Monday, January 30, 2012

Church and State

I make no bones about the fact that I'm a staunch supporter of many non-religious causes, but perhaps none are as important to me as the issue of church-state separation. I believe that many Americans, especially those on the conservative side of the political spectrum, don't fully understand the issue and why it is important to stand up to any encroachment from one domain to the other. This subject has been covered in-depth by scholars, politicians and philosophers since the concept of separation was first introduced, and I don't believe that I have any new answers or special wisdom on this matter. But I have wanted to write about my own reasons for continuing to fight this battle, even when the stakes seem low, for some time now. So here we go.

First, I think it's important to look at all the possible positions that government can take with regards to religion. There seem to be four main positions: I call them Exclusive Support, Inclusive Support, Inclusive Neutral and Exclusive Neutral.

Exclusive Support is a closed theocracy. This means that the government supports a single religion, to the exclusion of all others. Non-state led religions may or may not be tolerated, but if they exist, they are not supported in any way by government money or resources.

Inclusive Support is an open theocracy. In this system, the government declares a national religion or religious position, but it also tolerates other faiths and leverages some measure of financial support to many different religions and/or denominations. This is what many conservatives believe our country is, or should be.

Inclusive Neutral is an open democracy with no specific religion, but many religious ties. In this system, the government remains neutral, in that does not have a national religion or official religious position. It is tolerant of many faiths, including those with no faith, and it makes certain concessions, including financial compensation, to various religions and denominations. This is currently where our country seems to be, and this is also what many liberals believe our country should be.

Exclusive Neutral is an open democracy with no specific religion, and no religious ties whatsoever. In this system, government remains neutral on religion, and while it tolerates religious belief and freedom of religion, it provides no assistance whatsoever to religion. It neither helps nor hinder religious worship. This position is also called "True Neutral". This is the position that is set forth in the Establishment Clause of the First Amendment (there is some argument on this point, but I hope to demonstrate that there should not be), and is what some people, both believers and nonbelievers, are working very hard to re-establish.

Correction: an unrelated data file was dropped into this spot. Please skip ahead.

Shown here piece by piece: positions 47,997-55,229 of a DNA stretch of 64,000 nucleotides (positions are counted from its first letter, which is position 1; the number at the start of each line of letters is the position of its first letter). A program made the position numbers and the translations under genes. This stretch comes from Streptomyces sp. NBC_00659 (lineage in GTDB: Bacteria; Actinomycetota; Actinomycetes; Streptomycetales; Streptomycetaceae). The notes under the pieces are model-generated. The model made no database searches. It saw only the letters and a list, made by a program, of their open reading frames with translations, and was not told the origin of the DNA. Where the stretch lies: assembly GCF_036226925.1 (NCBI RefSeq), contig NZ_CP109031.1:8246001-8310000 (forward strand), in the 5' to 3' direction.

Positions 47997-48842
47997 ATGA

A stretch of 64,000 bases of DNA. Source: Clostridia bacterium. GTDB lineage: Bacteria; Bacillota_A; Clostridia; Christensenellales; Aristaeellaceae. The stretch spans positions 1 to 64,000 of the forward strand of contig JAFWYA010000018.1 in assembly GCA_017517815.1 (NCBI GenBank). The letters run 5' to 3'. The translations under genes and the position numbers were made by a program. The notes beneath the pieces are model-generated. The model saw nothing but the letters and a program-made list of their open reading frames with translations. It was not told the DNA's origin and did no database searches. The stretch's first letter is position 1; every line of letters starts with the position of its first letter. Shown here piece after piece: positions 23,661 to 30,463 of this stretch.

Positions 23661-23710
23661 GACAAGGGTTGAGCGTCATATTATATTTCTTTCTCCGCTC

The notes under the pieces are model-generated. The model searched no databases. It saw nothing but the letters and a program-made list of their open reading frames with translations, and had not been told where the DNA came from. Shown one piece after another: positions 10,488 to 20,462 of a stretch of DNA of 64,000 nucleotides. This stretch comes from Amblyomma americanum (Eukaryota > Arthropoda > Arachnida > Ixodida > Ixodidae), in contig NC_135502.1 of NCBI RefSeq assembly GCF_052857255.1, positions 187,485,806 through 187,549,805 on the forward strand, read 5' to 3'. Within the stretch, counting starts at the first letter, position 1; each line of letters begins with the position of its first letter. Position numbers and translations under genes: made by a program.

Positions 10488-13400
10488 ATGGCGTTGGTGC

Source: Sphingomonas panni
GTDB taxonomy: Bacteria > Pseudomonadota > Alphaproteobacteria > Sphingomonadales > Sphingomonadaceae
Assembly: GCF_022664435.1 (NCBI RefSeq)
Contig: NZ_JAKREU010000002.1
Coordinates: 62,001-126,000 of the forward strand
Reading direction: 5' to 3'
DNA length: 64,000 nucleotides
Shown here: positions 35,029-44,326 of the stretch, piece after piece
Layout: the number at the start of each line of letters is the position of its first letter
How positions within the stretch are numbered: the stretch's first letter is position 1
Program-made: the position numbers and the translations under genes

Both conservatives and liberals seem to favor an Inclusive position, perhaps because the Inclusive position seems, at least on the surface, to be the most tolerant of many religious faiths, which this country has in abundance (the sheer number of Christian denominations alone is staggering). However, there are real problems with an Inclusive position, and I believe that long-term, this position in not sustainable.

Perhaps the best example of the failure of an Inclusive position is the Washington State holiday displays in Olympia, which have captured national and international media attention for the last few years. The major hurdle with holding an Inclusive position is that to be truly inclusive is impossible. Attempting to support the sheer number of religions and denominations that exist today, in order to not exclude any one religion, is an exercise in futility. It quickly became comical as the public space in Olympia was filled - first with legitimate religious sentiments, and then over time, with one kooky belief system after another.

The other major problem with Inclusive positions is that while they pay lip service to tolerance, what ends up  happening in reality is that a certain subset of religious belief ends up taking a dominant position. In the United States, Christianity in some form ends up at the top of the heap of religious belief, because that is the professed religion of most Americans. Conservatives want to bolster that position and edge other religions out, while liberals wish to bring in more diversity, but not too much to upset the majority. So while Inclusive might seem to be open to diversity in principle, in practice there is still one religion or subset of religions that hold the lion's share of public and, subsequently, government support.